I arrived in Oxford at about 5:00pm and vividly remember the horrible task of dragging my suitcase through the cobbled streets, dark, cold and fearing slightly for my life. I hadn’t even made it out of the train station when upon trying to consult my map I ‘propped up’ my suitcase and it toppled over, ungracefully and loudly in front of me. Thank goodness a middle-aged woman stopped to help me and give my direction towards the main high street…

I’m sure her heart was in the right place, but the directions she gave me were not correct. When I reached the cross road she’d directed me to and took the left she’d insisted upon, I realised I was completely lost and couldn’t find anything recognisable the map my Dad had given me. I’m a proud person, and having gone about 100 meters up the road, it dawned on me how unnatural a U-turn would look at a point like this, so I just carried on going. Besides, at this point I didn’t actually know if she was wrong or not, her advice was my best bet.

So, on the cold December evening, I think I finally understood how Dory from ‘Finding Nemo’ must find herself throughout that film. To a passer-by I must have appeared utterly ridiculous: pulling my suitcase a few meters, consulting a map for at most ten seconds, (so I’d appear to be confirming the decision to move forward) and then moving off when it seemed appropriate to do so. What else was I supposed to do? When it dawned on me that the directions I’d received could have been completely wrong, I asked another lady who then successfully directed me towards the high-street.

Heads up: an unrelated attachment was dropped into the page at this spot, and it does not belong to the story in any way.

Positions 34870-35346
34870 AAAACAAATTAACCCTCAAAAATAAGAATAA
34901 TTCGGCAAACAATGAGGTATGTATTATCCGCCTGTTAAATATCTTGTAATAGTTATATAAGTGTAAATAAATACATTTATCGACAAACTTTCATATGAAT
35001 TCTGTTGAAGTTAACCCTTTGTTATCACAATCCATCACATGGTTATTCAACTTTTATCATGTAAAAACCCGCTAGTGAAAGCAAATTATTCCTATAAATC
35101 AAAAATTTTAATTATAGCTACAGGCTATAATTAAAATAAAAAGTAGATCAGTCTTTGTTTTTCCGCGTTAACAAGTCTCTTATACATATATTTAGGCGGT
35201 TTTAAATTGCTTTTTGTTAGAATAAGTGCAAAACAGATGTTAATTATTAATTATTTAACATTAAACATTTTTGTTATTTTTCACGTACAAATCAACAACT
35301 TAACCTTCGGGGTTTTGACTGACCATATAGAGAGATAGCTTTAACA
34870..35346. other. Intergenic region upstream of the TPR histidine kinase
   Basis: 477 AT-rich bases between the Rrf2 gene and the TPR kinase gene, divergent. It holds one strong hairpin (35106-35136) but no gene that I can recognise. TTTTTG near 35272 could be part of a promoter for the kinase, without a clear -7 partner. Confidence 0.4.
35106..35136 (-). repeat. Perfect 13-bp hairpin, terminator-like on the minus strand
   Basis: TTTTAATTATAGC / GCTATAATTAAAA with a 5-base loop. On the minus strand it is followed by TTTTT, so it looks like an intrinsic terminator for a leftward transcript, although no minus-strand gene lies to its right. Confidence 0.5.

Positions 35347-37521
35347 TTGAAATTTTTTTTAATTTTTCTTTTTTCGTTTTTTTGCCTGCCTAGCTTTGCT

As I was now more conscious  of travelling in the wrong direction I nearly found Univ three times; each of my failed attempts included just missing the enormous sign that read ‘Welcome to Univ’(The big blue banner in the picture):
Welcom to UnivIt was pretty big ,but each time I’d missed it I’d convinced myself  that I must have been going too far down the road and kept turning round just before the sign was in view; a great start.